As spring approaches, the numbers and diversity at Portland’s Westmoreland Park are starting to wain. The winter gull flock is down to Glaucous-winged X Western hybrids and two Herring Gulls. While there is no shortage of white-cheeked geese, there were very few other species of waterfowl on this visit.
Westmoreland Park, in southeast Portland, is always worth a quick visit in winter.
Westmoreland is also a good spot for studying the various subspecies of the white-cheeked goose complex. This is a Taverner’s Cackling Goose, identified by her medium bill (covered in down for some reason), blocky head, and pale breast.
Western Canada Goose bathing
Best known as a local gull hotspot, Portland’s Westmoreland Park also hosts good numbers of Cackling Geese in winter. This December has been unusually dry and sunny, so instead of my photos being grainy and dark, they are now overexposed.
Ridgeway’s Cackling Goose (Branta hutchinsii minima) is the smallest race of Cackler, only slightly larger than a Mallard. Their stubby bills and purplish breasts are good field marks. Many individuals also display a prominent white collar.
Of course, you can’t visit Westmoreland in winter without appreciating a Thayer’s Gull. This is such a hard bird to find throughout much of the country, I always stop to enjoy them, despite their local abundance. You can’t see this bird’s eye or bill, but the white underside of the far wing and the amount of white visible on the outermost primary (p10) on the near wing are both good clues to the bird’s ID. (yeah, I’m a bird nerd, and I’m proud.)
It’s always nice when similar species pose side by side for direct comparison. These two wigeons, Eurasian on the left, American on the right, were engaged in some synchronized grazing. The female Eurasian Wigeon is a warm brown color, compared to the colder gray/brown tones of the American.
Here are some random shots of some of the many waterfowl species that winter in the Willamette Valley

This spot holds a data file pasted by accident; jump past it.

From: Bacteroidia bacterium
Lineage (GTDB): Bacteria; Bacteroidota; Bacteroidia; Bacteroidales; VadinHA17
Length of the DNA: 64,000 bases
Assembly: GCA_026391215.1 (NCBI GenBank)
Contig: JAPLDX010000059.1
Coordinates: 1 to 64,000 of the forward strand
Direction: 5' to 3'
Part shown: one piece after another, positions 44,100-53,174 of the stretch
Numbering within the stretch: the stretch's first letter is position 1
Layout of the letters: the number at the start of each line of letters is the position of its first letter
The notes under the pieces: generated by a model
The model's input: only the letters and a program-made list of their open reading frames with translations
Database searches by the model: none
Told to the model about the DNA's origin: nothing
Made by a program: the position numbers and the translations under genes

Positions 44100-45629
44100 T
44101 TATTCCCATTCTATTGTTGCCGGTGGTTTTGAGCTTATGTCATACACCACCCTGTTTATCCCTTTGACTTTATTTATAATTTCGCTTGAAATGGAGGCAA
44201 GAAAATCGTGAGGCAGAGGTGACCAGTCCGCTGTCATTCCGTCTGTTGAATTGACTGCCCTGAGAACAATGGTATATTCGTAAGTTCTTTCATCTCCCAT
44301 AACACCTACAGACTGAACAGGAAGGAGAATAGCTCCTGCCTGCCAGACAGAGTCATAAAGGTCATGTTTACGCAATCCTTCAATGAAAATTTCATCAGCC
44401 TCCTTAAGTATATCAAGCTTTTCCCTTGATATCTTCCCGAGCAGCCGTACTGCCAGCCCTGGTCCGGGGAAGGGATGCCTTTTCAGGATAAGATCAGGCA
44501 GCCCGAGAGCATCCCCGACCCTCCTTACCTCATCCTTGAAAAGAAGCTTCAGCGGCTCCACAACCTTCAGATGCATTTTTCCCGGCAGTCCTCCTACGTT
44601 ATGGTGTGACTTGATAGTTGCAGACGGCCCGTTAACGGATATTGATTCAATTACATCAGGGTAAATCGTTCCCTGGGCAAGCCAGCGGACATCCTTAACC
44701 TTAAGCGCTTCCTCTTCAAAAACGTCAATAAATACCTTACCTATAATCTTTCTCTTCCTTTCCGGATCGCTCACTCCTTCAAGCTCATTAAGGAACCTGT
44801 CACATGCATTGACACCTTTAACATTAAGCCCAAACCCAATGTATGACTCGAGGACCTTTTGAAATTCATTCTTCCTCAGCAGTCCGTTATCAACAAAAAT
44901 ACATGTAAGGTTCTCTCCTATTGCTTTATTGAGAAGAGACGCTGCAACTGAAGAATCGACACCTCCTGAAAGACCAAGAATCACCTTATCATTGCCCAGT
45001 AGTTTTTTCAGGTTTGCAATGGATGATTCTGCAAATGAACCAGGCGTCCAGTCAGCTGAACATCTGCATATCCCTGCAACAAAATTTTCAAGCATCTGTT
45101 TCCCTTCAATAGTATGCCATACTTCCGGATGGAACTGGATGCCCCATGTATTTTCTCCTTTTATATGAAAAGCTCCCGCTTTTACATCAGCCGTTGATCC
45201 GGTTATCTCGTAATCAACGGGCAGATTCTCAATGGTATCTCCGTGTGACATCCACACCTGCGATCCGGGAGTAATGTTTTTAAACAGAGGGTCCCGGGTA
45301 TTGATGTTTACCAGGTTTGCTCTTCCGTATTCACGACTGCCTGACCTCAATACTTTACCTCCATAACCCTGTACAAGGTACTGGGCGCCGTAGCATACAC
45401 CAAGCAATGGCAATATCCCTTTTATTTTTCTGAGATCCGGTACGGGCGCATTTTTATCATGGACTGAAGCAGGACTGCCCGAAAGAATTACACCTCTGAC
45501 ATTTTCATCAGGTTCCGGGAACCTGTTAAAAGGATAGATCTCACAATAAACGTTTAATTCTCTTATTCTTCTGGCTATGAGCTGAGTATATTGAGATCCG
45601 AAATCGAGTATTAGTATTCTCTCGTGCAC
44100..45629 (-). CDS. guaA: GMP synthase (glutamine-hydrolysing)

I combed the wigeon flocks at Portland’s Westmoreland Park and found examples of both species.
The bird in front is a male Eurasian Wigeon; the two in back are male American Wigeons. On the Eurasian, note the rusty head with the blond crown and the clear demarcation between the rose breast and gray sides.
another shot of the male Eurasian
The female Eurasian Wigeon has a warm brown head that blends in with the breast. The markings on the head are diminshed in the throat area.
Here’s the female Eurasian Wigeon with the male in the background.
On a female American Wigeon, the gray head contrasts with the brown breast. The head markings remain bold in the throat area.
On some male American Wigeons, the cream color of the crown extends over much of the face.
The bird in back is a typical male American Wigeon. The bird in front is a hybrid American X Eurasian Wigeon. The hybrid shows the rusty head coloring of a Eurasian with the green eye-stripe of an American. The bird’s sides show both rose and gray.
The same hybrid, showing an even blending of characteristics from both species.
With the onset of cooler temperatures and short days, a birder’s attentions are drawn to the avian stars of the Willamette Valley in winter, waterfowl and gulls. Yes, there are sparrows about, and the American Goldfinches are emptying my feeders on a daily basis. But I really enjoy the cacophony of a few thousand Cackling Geese and the challenging genetic soup that makes up the gulls of the West Coast.
American and Eurasian Wigeons